For instance, living in the same area or among colleagues of the same organisation.

“The second strategy is to strengthen the community. For example, two friends should only meet if they have many other friends in common.

“The third strategy is to build bubbles through repeated contacts, whom they regularly want to interact with.

“And over time, this will reduce the number of closed bubbles, but not reducing how frequent is the interactions,” he explained.

Another alternative strategy, he pointed out, is by creating the social bubbles, where it only allows interactions within the members.

“This strategy of limiting contact to a select few with repeated interactions, in the spirit of a social contract. This social bubble only allows interactions within the same group delineated by common agreement,” he said.

Will the bubble burst?

If managed appropriately, he reckoned that the concept of social bubbles can be effective.

“Extending contacts beyond the household while limiting the increase in epidemic risk is also possible,” he said.

He indicated the fundamental conceptual framework and model called ‘Event R’, is imperative in measuring the effectiveness.

“To be better able to guide both policymakers and event planners, the researchers behind this study have developed a conceptual framework and model called ‘Event R’.

“According to this concept, the fundamental mathematical relationship assumes there is a person with Covid-19 infection present at social events,” he noted.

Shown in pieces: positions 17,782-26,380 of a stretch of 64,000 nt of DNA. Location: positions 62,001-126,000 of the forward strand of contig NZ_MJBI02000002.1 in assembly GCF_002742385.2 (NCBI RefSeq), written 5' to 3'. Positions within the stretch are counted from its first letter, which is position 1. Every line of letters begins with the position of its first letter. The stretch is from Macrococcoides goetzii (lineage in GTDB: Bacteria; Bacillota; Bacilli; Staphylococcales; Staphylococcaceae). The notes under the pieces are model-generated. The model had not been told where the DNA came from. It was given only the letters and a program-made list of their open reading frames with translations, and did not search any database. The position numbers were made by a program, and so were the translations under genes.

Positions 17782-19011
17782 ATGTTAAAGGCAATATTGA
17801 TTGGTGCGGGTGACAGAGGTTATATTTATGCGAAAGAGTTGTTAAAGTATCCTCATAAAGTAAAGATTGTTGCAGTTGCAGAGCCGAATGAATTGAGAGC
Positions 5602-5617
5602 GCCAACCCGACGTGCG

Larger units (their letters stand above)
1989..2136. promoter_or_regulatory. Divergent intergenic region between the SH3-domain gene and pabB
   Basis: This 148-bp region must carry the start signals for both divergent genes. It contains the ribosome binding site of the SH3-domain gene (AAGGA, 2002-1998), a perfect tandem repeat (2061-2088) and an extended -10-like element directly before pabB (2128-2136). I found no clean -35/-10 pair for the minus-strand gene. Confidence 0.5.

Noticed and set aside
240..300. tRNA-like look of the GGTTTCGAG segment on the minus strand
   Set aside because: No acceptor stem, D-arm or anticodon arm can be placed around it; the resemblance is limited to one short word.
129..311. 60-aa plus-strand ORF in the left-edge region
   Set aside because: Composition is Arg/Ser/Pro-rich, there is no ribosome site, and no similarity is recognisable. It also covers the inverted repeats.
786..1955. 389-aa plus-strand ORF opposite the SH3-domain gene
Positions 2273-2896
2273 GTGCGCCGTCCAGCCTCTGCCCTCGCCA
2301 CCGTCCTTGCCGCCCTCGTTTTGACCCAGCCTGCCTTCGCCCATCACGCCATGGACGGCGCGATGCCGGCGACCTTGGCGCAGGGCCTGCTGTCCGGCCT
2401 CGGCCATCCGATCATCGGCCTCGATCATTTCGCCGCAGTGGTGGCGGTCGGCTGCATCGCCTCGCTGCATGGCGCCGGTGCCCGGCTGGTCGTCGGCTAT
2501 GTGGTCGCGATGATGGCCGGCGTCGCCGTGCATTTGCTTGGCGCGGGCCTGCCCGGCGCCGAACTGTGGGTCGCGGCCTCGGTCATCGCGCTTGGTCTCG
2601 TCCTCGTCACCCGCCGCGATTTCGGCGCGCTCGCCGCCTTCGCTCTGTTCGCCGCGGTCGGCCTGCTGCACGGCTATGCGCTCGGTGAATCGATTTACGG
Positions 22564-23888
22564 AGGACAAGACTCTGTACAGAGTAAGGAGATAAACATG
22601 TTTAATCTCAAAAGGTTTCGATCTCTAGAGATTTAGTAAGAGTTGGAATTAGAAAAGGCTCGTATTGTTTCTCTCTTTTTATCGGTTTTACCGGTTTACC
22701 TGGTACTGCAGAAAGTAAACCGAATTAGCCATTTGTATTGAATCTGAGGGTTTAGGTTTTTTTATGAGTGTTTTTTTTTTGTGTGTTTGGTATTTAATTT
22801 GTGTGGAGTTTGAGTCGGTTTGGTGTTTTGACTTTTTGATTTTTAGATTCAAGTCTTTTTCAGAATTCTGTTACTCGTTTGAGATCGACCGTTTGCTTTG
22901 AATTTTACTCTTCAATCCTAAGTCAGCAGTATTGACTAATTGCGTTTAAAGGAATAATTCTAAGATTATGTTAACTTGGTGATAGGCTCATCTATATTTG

Highlighting the effect of transmission of the virus, he remarked the speed of the virus transmission was influenced by the saturation within a particular setting.

“Having small social bubbles that stick together throughout the exposure period and don’t mix with others may be more effective than only wearing masks.

“This is because the researchers calculated that even if wearing masks can reduce the transmission rate by 50 percent, it won’t have the same effect on the probability of transmission at such huge events like parties and crowded places,” he stressed.

He reminded those who intended to join a particular social bubble to be always aware and avoid the 3Cs (Confined, Close Setting, Crowded).

“Having a social bubble will increase the risk of getting Covid-19 infection because you are increasing the number of people you are interacting with.

“Even within your social bubble, it is important that you continue to practise social distancing like opting for outdoor activities, maintaining six feet apart from others and wearing a mask when indoors,” he advised.


There are a few things to keep in mind when considering if a social bubble is right for you and your family:

•          Keep your social bubble small and exclusive. Do not hang out with multiple groups.

•          Can you trust that others in your social bubble will limit their interactions outside of the group and in the community?

•          What are your health status and the health status of those you want in your social bubble?